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Feb 22, 2021

  1. Ask David: Questions on self-esteem, recovery from PTSD, dating people with Borderline Personality Disorder, recovery on your own, and more!

Jay asks:

  1. Is psychotherapy homework still required if you’ve recovered completely from depression in a single, extended therapy session?
  2. Is Ten Days to Self-Esteem better than the single chapter on this topic in Feeling Good?
  3. Are people who were abused emotionally when growing up more likely to get involved with narcissistic or borderline individuals later in life because the relationship is “familiar?”
  4. Many patients can read your books and do the exercises and recover on their own. Is a teacher or coach sometimes needed to speed things up?
  5. Is it possible for a person to become happy WITHOUT needing anyone else if they have had depression in past and/or PTSD?
  6. Also, how would Team-CBT address treating PTSD? PTSD can involve a person having multiple traumas.

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  1. Is psychotherapy homework still required if you’ve recovered completely from depression in a single, extended therapy session?

Thanks, Jay, I will make this an Ask david, if that is okay, but here is my quick response.

Although many folks now show dramatic changes in a single, two-hour therapy session, they will still have to do homework to cement those gains, including:

  1. Listening to or watching the recording of the session
  2. Finish on paper any Daily Mood Log that was done primarily in role-playing during the session. In other words, write the Positive thoughts, rate the belief, and re-rate the belief in the corresponding negative thought.
  3. Use the Daily Mood Log in the future whenever you get upset and start to have negative thoughts again.
  4. I also do Relapse Prevention Training following the initial dramatic recovery, and this takes about 30 minutes. I advise the patient that relapse, which I define as one minute or more of feeling crappy, is 100% certain, and that no human being can be happy all the time. We all hit bumps in the road from time to time.

When they do relapse, their original negative thoughts will return, and they will need to use the same technique again that worked for them the first time they recovered. In addition, they will have certain predictable thoughts when they relapse, like “this proves that the therapy didn’t rally work,” or “this shows that I really am a hopeless case,” or worthless, etc.

I have them record a role-play challenging these thoughts with the Externalization of Voices, and do not discharge them until they can knock all these thoughts out of the park. I tell them to save the recording, and play it if they need it when they relapse.

I also tell them that if they can’t handle the relapse, I’ll be glad to give them a tune up any time they need it. I rarely hear from them again, which is sad, actually, since I have developed a fondness for nearly all the patients I’ve ever treated.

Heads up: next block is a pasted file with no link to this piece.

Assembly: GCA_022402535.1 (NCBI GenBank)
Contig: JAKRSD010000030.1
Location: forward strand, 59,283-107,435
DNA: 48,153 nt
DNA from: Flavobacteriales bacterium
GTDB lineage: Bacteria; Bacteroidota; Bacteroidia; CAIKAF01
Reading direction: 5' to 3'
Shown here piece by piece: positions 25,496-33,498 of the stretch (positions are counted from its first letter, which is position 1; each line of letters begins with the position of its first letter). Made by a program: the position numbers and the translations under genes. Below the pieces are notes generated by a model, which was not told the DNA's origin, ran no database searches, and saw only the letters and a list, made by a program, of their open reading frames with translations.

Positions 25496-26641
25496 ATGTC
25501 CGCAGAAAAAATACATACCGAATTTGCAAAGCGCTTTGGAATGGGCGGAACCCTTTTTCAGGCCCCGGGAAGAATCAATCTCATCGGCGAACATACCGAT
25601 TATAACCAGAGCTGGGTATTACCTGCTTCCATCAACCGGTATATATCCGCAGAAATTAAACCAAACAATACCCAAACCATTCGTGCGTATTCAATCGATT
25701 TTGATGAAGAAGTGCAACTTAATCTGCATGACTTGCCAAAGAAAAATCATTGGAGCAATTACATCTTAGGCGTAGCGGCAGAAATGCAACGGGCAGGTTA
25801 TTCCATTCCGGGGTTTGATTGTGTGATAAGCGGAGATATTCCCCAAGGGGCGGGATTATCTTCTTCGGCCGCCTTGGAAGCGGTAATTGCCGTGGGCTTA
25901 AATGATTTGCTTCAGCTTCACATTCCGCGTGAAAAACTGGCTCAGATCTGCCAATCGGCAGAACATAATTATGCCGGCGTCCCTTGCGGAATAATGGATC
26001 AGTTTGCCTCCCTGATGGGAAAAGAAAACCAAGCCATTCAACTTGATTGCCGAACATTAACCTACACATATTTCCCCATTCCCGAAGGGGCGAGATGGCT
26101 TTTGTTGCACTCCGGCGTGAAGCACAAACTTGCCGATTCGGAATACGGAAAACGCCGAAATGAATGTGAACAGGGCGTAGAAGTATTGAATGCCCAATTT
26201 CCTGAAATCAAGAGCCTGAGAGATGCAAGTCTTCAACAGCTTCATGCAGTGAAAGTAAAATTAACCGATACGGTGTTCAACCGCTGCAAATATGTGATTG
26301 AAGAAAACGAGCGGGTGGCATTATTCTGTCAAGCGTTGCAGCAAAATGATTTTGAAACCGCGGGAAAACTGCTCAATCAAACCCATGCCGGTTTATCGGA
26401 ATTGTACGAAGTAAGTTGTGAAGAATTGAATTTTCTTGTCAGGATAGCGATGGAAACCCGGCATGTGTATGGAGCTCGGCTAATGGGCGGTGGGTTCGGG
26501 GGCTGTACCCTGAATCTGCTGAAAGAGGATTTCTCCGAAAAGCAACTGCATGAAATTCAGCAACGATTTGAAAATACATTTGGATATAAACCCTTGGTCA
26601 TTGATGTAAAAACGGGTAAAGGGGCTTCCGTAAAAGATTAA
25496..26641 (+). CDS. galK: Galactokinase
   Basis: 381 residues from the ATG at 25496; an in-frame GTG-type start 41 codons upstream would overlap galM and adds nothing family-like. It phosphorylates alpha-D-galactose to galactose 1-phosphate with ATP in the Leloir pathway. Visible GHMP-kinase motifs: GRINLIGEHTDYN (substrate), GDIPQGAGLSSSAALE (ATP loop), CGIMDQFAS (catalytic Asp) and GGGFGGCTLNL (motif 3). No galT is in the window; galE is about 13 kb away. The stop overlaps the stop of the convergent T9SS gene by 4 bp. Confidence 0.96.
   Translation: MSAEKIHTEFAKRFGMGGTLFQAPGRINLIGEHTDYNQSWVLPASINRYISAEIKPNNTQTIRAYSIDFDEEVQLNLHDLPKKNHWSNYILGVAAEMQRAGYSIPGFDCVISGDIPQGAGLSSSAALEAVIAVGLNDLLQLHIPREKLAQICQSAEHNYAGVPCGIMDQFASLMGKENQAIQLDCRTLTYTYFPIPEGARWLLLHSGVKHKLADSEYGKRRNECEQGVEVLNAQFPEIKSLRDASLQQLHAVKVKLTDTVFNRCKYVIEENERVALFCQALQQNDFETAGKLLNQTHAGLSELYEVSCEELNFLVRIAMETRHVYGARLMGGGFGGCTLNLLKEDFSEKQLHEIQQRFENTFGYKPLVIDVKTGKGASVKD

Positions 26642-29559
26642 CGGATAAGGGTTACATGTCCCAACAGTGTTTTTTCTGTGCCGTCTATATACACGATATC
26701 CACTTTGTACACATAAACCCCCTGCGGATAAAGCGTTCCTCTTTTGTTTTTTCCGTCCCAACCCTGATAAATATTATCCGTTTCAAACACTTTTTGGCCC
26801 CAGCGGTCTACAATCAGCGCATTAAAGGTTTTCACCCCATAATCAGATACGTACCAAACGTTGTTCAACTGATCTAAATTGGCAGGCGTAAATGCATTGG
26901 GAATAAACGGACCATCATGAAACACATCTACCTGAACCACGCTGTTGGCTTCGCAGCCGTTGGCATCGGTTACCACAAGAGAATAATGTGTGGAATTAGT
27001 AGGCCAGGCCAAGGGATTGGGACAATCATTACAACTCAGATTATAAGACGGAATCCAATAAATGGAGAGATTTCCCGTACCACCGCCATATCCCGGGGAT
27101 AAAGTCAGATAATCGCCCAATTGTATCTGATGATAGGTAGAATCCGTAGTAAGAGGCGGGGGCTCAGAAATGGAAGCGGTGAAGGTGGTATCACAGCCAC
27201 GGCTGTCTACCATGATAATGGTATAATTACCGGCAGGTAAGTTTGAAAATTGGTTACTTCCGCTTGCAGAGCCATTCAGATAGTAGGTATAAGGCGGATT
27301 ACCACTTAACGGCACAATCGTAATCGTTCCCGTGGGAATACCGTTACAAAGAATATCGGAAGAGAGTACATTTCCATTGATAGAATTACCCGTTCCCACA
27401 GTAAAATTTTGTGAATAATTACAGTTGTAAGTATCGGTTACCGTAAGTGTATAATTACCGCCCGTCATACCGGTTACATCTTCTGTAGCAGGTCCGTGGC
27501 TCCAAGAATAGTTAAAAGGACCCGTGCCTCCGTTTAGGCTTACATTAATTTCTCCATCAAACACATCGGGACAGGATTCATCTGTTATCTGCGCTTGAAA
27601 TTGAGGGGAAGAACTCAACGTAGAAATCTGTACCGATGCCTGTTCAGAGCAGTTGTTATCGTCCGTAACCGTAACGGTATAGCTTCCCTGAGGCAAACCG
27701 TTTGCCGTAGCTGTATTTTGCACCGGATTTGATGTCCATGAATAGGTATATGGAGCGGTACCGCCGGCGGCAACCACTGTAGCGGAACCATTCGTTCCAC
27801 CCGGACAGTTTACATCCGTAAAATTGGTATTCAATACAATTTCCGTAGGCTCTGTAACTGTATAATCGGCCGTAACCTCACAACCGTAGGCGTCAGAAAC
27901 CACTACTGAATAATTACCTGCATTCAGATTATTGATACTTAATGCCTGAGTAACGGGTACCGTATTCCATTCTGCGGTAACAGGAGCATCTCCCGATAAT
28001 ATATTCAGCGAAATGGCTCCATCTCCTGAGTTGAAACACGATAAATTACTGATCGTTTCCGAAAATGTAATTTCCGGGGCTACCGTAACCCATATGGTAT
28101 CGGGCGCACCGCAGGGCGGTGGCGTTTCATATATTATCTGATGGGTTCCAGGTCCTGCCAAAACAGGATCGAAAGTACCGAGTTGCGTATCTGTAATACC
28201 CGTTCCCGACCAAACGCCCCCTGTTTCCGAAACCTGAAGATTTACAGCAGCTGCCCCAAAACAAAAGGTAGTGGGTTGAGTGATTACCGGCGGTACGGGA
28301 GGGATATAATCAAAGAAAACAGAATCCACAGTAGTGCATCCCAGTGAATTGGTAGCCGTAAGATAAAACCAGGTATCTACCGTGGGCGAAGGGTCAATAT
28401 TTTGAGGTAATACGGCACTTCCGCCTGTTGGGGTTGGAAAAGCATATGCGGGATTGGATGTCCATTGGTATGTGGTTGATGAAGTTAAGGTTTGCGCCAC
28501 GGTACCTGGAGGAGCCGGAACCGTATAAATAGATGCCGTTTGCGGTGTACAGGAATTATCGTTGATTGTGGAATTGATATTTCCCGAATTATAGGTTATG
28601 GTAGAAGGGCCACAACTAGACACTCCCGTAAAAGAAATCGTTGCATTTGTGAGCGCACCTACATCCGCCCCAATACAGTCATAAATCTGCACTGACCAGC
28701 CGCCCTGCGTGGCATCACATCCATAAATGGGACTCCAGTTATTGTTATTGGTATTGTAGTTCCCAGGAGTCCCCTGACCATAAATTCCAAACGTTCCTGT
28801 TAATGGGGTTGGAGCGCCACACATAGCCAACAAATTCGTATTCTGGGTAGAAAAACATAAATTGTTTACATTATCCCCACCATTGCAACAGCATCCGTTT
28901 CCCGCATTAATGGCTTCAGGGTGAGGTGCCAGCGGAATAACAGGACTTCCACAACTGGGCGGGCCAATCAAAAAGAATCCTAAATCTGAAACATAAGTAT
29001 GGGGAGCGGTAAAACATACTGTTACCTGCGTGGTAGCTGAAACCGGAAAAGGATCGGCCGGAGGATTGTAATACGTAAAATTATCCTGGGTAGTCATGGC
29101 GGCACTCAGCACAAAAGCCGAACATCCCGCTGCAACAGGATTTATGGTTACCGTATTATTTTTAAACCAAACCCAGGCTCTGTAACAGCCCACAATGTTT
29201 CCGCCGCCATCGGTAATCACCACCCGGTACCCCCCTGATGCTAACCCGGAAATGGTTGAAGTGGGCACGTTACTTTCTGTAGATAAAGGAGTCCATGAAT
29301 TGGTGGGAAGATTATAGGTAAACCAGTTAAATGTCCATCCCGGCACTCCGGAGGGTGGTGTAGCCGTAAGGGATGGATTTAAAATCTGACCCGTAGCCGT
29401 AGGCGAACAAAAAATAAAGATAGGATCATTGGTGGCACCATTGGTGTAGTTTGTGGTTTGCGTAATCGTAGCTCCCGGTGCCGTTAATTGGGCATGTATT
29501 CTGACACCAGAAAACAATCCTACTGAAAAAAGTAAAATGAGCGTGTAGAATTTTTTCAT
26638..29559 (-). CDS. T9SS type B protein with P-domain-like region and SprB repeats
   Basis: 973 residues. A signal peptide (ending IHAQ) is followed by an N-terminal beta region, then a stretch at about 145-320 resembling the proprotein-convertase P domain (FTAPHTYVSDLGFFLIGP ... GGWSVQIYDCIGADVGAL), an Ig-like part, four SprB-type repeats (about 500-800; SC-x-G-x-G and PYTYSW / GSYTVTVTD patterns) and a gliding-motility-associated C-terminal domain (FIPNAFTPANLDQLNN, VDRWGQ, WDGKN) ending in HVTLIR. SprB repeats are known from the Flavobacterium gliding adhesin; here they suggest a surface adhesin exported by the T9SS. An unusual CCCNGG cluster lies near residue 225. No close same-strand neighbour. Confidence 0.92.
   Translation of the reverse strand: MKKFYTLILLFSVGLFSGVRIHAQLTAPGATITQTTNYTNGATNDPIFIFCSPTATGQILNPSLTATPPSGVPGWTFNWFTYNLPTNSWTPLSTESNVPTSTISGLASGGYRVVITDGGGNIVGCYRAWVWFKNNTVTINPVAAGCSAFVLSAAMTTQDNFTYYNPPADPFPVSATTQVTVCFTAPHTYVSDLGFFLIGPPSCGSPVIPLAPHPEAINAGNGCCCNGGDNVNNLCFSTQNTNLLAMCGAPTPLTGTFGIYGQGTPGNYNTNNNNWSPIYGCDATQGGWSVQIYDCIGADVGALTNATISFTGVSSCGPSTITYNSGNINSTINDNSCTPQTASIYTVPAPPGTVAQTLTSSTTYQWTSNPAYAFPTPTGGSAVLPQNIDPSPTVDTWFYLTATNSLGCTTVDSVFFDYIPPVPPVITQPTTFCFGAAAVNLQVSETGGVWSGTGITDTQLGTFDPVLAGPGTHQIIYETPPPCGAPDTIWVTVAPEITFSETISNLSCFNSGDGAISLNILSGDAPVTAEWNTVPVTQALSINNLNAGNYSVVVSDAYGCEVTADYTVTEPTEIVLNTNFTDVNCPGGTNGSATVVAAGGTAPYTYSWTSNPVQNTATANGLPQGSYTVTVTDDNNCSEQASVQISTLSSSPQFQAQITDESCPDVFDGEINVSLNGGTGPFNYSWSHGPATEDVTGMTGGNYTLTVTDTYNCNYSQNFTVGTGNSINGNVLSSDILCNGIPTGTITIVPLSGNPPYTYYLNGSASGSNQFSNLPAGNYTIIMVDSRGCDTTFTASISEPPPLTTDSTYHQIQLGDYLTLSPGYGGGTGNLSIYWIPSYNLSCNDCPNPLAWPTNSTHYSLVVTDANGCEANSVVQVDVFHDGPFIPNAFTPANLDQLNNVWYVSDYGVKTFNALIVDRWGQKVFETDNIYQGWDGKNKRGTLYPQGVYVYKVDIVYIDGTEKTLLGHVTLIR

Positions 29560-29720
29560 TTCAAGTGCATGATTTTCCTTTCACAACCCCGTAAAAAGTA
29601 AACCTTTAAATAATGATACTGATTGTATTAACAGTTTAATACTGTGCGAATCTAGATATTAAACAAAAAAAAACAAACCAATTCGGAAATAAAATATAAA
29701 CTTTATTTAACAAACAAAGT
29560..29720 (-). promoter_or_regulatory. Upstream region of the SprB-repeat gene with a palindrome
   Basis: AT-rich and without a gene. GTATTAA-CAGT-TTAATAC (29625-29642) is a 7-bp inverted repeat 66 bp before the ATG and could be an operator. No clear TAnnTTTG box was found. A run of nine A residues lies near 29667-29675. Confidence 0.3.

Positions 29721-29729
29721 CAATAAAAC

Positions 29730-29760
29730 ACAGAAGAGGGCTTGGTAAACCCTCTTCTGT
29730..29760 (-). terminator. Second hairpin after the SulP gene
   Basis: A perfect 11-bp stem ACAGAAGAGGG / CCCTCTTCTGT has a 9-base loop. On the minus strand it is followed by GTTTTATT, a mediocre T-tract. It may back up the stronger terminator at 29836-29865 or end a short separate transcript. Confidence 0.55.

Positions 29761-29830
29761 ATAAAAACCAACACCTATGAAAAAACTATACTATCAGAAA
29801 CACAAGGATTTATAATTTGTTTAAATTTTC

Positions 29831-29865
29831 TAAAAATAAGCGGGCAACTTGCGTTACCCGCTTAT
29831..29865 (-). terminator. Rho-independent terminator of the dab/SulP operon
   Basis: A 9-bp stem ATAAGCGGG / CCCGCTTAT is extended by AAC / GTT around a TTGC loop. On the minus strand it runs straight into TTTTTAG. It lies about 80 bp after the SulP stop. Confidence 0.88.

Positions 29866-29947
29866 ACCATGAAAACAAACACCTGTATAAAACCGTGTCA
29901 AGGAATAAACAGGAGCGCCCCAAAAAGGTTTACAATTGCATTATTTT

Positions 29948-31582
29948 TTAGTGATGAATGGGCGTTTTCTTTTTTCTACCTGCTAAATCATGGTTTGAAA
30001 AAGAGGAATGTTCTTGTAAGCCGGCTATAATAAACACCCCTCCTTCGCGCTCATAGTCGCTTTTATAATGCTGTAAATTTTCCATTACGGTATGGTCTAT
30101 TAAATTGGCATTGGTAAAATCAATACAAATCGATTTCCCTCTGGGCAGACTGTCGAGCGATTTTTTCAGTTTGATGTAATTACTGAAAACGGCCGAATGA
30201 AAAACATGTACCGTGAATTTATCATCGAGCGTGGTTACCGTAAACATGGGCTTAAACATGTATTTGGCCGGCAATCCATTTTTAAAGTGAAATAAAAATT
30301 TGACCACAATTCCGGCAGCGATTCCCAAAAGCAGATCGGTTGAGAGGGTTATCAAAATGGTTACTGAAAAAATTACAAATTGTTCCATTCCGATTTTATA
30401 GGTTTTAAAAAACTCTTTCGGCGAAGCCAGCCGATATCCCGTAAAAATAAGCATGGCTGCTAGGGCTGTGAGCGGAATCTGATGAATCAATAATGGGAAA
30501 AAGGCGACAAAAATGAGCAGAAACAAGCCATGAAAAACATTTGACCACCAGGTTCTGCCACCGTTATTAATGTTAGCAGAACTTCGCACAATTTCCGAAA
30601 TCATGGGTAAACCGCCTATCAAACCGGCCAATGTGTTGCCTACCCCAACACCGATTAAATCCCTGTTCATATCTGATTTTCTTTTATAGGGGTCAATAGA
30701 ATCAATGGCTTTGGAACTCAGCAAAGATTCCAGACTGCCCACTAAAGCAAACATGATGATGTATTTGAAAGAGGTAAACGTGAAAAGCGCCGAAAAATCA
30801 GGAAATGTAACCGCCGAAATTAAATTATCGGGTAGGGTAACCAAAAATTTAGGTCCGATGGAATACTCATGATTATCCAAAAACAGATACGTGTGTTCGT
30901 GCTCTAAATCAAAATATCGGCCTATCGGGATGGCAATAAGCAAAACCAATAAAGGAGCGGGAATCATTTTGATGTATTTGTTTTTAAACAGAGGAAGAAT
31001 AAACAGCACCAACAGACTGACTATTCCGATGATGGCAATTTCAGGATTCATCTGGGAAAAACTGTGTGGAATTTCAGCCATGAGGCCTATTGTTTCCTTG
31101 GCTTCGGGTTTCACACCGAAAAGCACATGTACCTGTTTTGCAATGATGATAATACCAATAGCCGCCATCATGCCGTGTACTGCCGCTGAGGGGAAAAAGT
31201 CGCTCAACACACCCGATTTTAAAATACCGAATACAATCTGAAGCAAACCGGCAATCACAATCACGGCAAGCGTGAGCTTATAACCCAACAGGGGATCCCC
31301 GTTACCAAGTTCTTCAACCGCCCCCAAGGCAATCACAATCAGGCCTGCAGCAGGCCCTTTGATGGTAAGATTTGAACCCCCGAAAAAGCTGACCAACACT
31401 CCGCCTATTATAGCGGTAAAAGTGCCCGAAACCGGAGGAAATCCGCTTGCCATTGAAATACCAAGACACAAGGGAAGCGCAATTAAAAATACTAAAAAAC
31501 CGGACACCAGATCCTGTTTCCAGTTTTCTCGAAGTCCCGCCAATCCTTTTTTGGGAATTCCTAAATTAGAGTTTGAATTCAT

But I’d rather lose them quickly to recovery, than work with them endlessly because they’re not making progress!

People with Relationship Problems recover more slowly than individuals with depression or anxiety for at least three reasons, and can rarely or never be treated effectively in a single two-hour session:

  1. The outcome and process resistance to change in people with troubled relationships is typically way more intense.
  2. It takes tremendous commitment and practice to get good at the five secrets of effective communication, in the same way that learning to play piano beautifully takes much commitment and practice.
  3. Resolving relationship conflicts usually requires the death of the “self” or “ego,” and that can be painful. That’s why the Disarming Technique can be so hard for most people to learn, and many don’t even want to learn it, thinking that self-defense and arguing and fighting back is the best road to travel!

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  1. Is Ten Days to Self-Esteem better than the single chapter on this topic in Feeling Good?

Yes, Ten Days to Self-Esteem would likely be a deeper dive into the topic of Self-Esteem. It is a ten-step program that can be used in groups or individually in therapy, or as a self-help tool. There is a Leader’s Manual, too, for those who want to develop groups based on it.

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  1. Are people who were abused emotionally when growing up more likely to get involved with narcissistic or borderline individuals later in life because the relationship is “familiar?” I was involved with a woman with Borderline Personality Disorder, and it was exhausting! Why was I attracted to her?

Thank you for the question, Jay.

Most claims about parents and childhood experiences, in my opinion, are just something somebody claimed and highly unlikely to be true if one had a really great data base to test the theory. We don’t really know why people are attracted to each other. Many men do seem attracted to women with Borderline Personality Disorder. Perhaps it’s exciting and dramatic dynamic that they’re attracted to, and perhaps it’s appealing to try to “help” someone who seems wounded.